Heartbreak on a Full Moon
Chris Brown is too much. Quite literally, across the expanse of his two-CD, 45-song, nearly three-hour eighth solo album, the R&B and EDM vocalist is going for deluge and dare. The news is that, for the most part, Brown's Heartbreak works as a whole. That's tough for a guy who is not necessarily a producer. It's harder still considering his wealth of guests (not too many, though, brave in this feature-conscious game), and his dueling subject matters: nasty sex, revenge, depression, need.
There's much of Brown's personal life to consider going into Heartbreak (google "Chris Brown," "controversy"), yet you don't need TMZ to appreciate/adore the vocalist who creamily attacks the yearning romanticism of "Nowhere," the sorrowful "Enemy," and the almost meditative bust-up tune "Hurt the Same." On "Everybody Knows" and "Privacy," Brown's aching tenor pleads for time away from prying eyes in a fashion that's both damnably demanding and woefully tearful. On the wifty, drifting space-soul of "Even," an AutoTuned Brown is joined on vocals by the song's Mount Airy songwriter, Julian Blake, with but a smidge of Michael Jackson's "Remember the Night" to guide their way. Is there silly, funky, raunchy sex stuff included? Indeed. "Roses," "Pills and Automobiles," "Questions," and his cocktail party soulful, "Juicy Booty" with equally provocative singer-personalities Jhené Aiko and R. Kelly take care of the dirty talk. Brown — like R. Kelly, Al Green, and Marvin Gaye before him — will always be torn by the battle of the spiritual, the sexual, and the soulful. Here's hoping, as on Heartbreak on a Full Moon, that he continues to find that happy balance. — A.D. Amorosi
Before founding Bully, guitarist and songwriter Alicia Bognanno interned at Chicago's Electrical Audio Studio for Steve Albini, the noteworthy alternative rock engineer who worked with such 1990s heavy hitters as Nirvana and the Pixies. That connection is germane because the Nashville band specialize in a rugged, direct rock sound whose buzzing guitars consciously connect back to the grunge era. After establishing itself with 2015's Feels Like on the Columbia-affiliated Startime label, the band has moved on to release the top-flight new Losing on SubPop, the Seattle label that was once home to many of the bands that have shaped Bognanno's writing. Brawny, bruising songs like "Kills to be Resistant" and "Not the Way" pack an immediate, personal punch and eschew too-cool-for-school disengagement as Bognanno works herself into righteous rages that are sometimes directed outward and sometimes at herself. An impressive second-album step forward. Bully for Bully. — Dan DeLuca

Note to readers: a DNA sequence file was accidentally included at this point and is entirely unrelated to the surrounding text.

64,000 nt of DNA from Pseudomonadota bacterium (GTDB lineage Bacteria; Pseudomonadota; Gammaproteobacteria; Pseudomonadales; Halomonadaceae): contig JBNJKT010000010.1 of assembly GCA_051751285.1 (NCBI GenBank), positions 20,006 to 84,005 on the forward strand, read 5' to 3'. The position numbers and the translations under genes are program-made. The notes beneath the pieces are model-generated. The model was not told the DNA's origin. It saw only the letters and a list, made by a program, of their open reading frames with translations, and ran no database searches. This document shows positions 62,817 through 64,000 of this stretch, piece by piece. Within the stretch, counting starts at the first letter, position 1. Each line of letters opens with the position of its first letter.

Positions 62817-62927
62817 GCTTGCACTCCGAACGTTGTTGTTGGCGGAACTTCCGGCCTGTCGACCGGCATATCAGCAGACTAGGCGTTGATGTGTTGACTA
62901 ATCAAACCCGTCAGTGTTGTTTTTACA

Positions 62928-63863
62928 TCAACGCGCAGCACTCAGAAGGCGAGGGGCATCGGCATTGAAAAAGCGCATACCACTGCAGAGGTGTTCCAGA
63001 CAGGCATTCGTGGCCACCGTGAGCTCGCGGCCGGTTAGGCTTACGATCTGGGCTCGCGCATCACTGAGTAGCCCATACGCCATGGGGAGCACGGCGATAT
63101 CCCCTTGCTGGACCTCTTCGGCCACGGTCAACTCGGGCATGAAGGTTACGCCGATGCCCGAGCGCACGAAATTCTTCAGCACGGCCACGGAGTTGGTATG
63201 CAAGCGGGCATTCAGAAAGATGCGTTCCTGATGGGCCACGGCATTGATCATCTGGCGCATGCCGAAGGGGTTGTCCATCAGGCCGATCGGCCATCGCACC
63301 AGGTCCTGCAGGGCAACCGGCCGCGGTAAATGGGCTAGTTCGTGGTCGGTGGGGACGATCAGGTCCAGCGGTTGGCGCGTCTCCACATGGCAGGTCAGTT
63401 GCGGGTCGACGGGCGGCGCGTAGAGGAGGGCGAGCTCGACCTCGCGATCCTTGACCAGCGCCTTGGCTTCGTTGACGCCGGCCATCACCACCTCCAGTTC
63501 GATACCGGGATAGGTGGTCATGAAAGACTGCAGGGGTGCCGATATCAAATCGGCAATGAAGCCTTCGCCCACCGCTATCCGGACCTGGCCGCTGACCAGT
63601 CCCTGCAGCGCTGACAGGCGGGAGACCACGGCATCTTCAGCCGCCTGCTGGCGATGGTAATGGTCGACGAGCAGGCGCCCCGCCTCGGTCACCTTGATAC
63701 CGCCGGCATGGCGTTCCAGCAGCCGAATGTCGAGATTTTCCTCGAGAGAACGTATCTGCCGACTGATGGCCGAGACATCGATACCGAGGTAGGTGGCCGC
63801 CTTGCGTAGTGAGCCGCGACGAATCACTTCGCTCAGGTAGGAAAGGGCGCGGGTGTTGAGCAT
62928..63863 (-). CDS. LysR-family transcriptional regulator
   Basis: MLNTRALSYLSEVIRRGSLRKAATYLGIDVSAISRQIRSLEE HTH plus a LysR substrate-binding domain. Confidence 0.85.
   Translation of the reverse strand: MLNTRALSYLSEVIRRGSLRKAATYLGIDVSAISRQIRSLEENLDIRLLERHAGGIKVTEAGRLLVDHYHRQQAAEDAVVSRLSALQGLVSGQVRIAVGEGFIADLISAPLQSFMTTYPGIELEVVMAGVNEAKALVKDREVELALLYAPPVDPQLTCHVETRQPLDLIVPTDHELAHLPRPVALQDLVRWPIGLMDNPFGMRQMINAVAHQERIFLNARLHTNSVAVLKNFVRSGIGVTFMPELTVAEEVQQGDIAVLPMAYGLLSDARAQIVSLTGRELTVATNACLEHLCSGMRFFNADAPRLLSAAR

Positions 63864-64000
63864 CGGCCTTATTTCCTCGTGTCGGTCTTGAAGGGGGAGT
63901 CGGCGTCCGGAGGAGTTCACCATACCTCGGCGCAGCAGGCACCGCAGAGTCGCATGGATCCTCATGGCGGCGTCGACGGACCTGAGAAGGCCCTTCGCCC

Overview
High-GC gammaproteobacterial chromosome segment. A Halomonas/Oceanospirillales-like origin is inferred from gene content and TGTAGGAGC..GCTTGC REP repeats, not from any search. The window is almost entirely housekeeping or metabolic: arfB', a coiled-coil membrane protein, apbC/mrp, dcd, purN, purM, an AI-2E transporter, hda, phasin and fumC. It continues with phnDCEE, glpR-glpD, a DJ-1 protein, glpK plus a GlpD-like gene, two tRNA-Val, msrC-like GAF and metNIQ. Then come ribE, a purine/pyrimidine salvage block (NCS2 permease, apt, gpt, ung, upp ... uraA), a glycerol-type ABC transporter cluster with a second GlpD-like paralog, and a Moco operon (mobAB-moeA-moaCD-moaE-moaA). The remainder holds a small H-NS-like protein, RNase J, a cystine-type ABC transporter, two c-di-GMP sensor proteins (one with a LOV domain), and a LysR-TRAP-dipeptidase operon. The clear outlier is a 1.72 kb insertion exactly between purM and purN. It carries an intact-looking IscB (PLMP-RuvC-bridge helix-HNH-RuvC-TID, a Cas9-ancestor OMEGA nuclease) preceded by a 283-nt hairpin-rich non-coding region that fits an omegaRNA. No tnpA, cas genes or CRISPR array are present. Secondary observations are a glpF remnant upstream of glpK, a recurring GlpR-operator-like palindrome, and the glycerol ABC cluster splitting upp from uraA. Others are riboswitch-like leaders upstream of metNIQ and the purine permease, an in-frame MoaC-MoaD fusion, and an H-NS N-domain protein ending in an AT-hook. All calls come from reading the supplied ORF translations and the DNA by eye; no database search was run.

Bully play the First Unitarian Church, 2125 Chestnut St. at 8 p.m. Tuesday with openers Aye Nako. $15. r5productions.com.
(Six Shooter/Thirty Tigers ***1/2)
For her new album, Whitney Rose has teamed again with Mavericks frontman Raul Malo, who coproduced the set, sings harmonies, and plays on every track (along with Mavericks drummer Paul Deakin). It's an arrangement that worked out terrifically on her last full-length album, Heartbreaker of the Year, and it does so again on Rule 62.
This may be what the Mavericks would sound like if fronted by a woman (though one without Malo's Orbisonesque lung power) – retro-tinged country and pop that's stylish and full-bodied. But make no mistake: Rose continues to forge her own identity. The Canadian wrote nine of the 11 songs, and they're first-rate.